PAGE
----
Several variables are changing simultaneously which are hurting the prospects for Brazilian assets. The main ones are: (A) Dilma is gaining ground and Marina losing momentum faster than we expected, (B) the broad strong dollar trend hitting EM across the board, and (C) a global equity sell off.
As new information about the presidential race comes in, we are adjusting our views in two ways. (1) We again consider the tail risk of Dilma winning in the first round, though we still think this is unlikely; (2) The chances of Marina winning are obviously smaller, though we continue to think she has a strong chance.
It is still unlikely that Dilma scores a first round victory in the elections next Sunday (October 5), but it appears that markets are pricing in some of this risk. Fair enough. The chances of this happening have certainly increased. For a first round victory to take place, Dilma would need more votes than all the other candidates combined.
Taking the latest poll (Datafolha), Dilma has 40% of voter intention in the first round, and would need to rise another 6 percentage points to win (or supporters of other candidates decide to vote blank). However, we also note that the more the risk of a first round victory by Dilma gets priced in, the larger the chance of a relief rally if it does not happen.
We change our view from “slightly better chance of a Marina victory” to “about even chances.” And if the current trend continues, Dilma could easily start the second round as the clear favourite once again. Our change in view is mainly due to the inability of Marina in articulating her views and the effectiveness of Dilma’s attacks against her.
Here is an update of the ever-changing factors to consider for the race:
* The impact of the negative campaigns against Marina had a fast and noticeable effect.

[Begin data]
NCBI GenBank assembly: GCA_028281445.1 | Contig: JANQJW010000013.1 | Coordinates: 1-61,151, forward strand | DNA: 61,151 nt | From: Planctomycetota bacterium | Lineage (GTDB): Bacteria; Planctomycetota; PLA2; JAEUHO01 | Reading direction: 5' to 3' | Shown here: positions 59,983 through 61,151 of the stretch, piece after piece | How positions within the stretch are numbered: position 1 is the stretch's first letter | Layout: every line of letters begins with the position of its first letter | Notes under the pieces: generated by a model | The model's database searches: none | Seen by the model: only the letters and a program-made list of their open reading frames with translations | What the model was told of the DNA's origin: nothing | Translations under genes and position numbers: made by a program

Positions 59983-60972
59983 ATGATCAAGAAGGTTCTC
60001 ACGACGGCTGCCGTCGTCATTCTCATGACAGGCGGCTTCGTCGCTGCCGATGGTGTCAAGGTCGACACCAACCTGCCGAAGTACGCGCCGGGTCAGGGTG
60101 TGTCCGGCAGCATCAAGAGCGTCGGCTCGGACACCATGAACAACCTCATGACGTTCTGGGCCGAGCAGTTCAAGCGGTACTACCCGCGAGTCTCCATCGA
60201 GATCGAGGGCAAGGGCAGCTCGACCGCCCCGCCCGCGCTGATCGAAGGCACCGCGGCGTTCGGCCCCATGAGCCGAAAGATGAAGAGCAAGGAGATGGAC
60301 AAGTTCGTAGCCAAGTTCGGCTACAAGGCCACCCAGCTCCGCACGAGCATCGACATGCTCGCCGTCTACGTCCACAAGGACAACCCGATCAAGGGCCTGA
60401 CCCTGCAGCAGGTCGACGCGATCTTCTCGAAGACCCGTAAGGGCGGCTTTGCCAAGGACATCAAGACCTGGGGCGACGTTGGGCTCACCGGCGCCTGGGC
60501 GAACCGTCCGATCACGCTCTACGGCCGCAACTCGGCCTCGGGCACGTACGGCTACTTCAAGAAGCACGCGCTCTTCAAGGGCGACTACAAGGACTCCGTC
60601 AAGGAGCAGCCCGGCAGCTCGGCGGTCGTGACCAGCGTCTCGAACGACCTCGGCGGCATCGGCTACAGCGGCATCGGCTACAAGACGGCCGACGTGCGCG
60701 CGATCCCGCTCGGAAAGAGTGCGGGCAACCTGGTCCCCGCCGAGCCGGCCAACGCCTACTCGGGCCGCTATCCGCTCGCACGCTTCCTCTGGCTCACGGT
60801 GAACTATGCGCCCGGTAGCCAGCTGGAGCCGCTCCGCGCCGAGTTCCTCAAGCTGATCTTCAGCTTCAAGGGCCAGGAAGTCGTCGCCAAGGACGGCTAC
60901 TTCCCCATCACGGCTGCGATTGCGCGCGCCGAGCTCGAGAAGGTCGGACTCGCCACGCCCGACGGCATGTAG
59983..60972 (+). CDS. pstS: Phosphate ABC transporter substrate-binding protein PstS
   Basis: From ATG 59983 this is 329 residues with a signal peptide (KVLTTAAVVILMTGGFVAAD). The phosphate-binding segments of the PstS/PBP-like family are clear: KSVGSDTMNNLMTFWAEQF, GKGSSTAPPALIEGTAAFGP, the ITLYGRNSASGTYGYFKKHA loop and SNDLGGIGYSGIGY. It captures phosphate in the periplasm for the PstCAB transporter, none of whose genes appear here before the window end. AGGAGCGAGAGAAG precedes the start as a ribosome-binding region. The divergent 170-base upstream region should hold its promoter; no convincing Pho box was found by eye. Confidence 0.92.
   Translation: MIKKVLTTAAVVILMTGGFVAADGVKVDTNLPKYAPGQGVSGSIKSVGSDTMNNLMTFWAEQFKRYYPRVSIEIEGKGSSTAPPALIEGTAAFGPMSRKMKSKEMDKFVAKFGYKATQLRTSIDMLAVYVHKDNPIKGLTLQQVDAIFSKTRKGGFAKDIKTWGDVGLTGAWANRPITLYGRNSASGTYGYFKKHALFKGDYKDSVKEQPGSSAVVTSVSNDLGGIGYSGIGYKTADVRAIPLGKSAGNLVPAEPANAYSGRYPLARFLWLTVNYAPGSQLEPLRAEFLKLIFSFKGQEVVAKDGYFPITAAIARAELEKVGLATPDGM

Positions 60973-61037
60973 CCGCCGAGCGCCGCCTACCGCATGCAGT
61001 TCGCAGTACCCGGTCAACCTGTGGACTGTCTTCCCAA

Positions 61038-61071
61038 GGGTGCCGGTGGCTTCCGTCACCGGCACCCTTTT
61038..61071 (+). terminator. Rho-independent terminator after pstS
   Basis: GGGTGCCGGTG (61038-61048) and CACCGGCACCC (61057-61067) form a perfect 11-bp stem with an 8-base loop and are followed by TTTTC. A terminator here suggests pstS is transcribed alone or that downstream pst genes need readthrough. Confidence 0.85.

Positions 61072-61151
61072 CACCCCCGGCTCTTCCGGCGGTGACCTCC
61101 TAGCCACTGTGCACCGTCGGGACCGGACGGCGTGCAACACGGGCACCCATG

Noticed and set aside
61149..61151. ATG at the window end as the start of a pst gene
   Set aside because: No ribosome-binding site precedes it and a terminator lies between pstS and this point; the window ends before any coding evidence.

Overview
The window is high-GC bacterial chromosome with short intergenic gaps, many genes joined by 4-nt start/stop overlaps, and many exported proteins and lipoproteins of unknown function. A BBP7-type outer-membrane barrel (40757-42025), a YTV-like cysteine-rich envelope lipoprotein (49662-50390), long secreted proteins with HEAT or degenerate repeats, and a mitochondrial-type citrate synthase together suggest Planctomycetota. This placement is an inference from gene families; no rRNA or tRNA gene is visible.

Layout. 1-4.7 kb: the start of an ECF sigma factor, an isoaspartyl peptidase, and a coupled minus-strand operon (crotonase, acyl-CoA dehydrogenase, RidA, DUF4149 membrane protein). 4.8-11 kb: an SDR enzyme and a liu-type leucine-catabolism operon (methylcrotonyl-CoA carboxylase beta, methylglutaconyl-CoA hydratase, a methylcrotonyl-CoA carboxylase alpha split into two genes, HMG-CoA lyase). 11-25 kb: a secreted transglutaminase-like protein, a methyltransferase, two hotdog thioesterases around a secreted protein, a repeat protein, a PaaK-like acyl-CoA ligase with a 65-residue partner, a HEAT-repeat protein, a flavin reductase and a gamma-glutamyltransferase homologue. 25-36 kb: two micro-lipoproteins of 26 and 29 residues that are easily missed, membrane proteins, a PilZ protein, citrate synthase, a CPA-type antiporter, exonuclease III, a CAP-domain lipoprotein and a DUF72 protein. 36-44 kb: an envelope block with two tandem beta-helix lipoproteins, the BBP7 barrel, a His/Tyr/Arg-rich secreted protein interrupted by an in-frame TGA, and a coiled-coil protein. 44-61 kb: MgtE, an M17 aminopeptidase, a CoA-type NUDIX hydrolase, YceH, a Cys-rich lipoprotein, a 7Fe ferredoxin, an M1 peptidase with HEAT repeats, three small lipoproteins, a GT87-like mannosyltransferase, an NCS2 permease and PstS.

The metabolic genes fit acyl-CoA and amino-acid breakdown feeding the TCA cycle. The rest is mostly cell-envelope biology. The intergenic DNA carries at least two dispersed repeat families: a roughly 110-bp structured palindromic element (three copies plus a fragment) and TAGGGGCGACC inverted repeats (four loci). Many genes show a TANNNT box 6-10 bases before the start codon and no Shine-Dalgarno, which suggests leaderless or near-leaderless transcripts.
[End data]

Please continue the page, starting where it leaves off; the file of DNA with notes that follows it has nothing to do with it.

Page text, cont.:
* The PT has a larger and more experienced propaganda machine.
* There is the risk that more voters switch from Aecio to Dilma (instead of Marina) than expected.
* As Marina enters the “normal” political electoral circuit, she starts to look more like a “normal” politician, hence losing some of the protest votes.
* The opposition has been unable to articulate an effective attack against Dilma, despite her many “open flanks” (corruption scandal, economy, desire for change, etc.).
* Marina will have equal television time to Dilma (currently Dilma has over 11 minutes and Marina has just 2). This matters, but it’s probably not a game changer on its own.
* A pragmatic alliance with the opposition party PSDB is still a significant possibility (though far from certain). While this will hurt Marina with some voters, it should be a net positive.
* In the second round, she will no longer be attacked by Aecio and the other candidates.
*The Petrobras corruption scandal continues to percolate and get closer to the Dilma. So far, this seems to have little impact but it could easily be exploited by Marina.
Although we were correct in calling for the BCB to step up its FX intervention, we were wrong in our call that USD/BRL would not hold above the 2.40 for long. This is in part due to the broad strong dollar trend and general risk aversion, but also to the larger deterioration in Marina’s advantage than we expected. At this point it is unclear to us what the central bank’s reaction function looks like. It is quite possible that the BCB has shifted its “comfort zone” to adjust to broad dollar-strengthening trend. So maybe USD/BRL 2.50 is the new top. We will only know this in time. It’s also worth noting that the Bovespa has now given up all of its post-Campos death gains.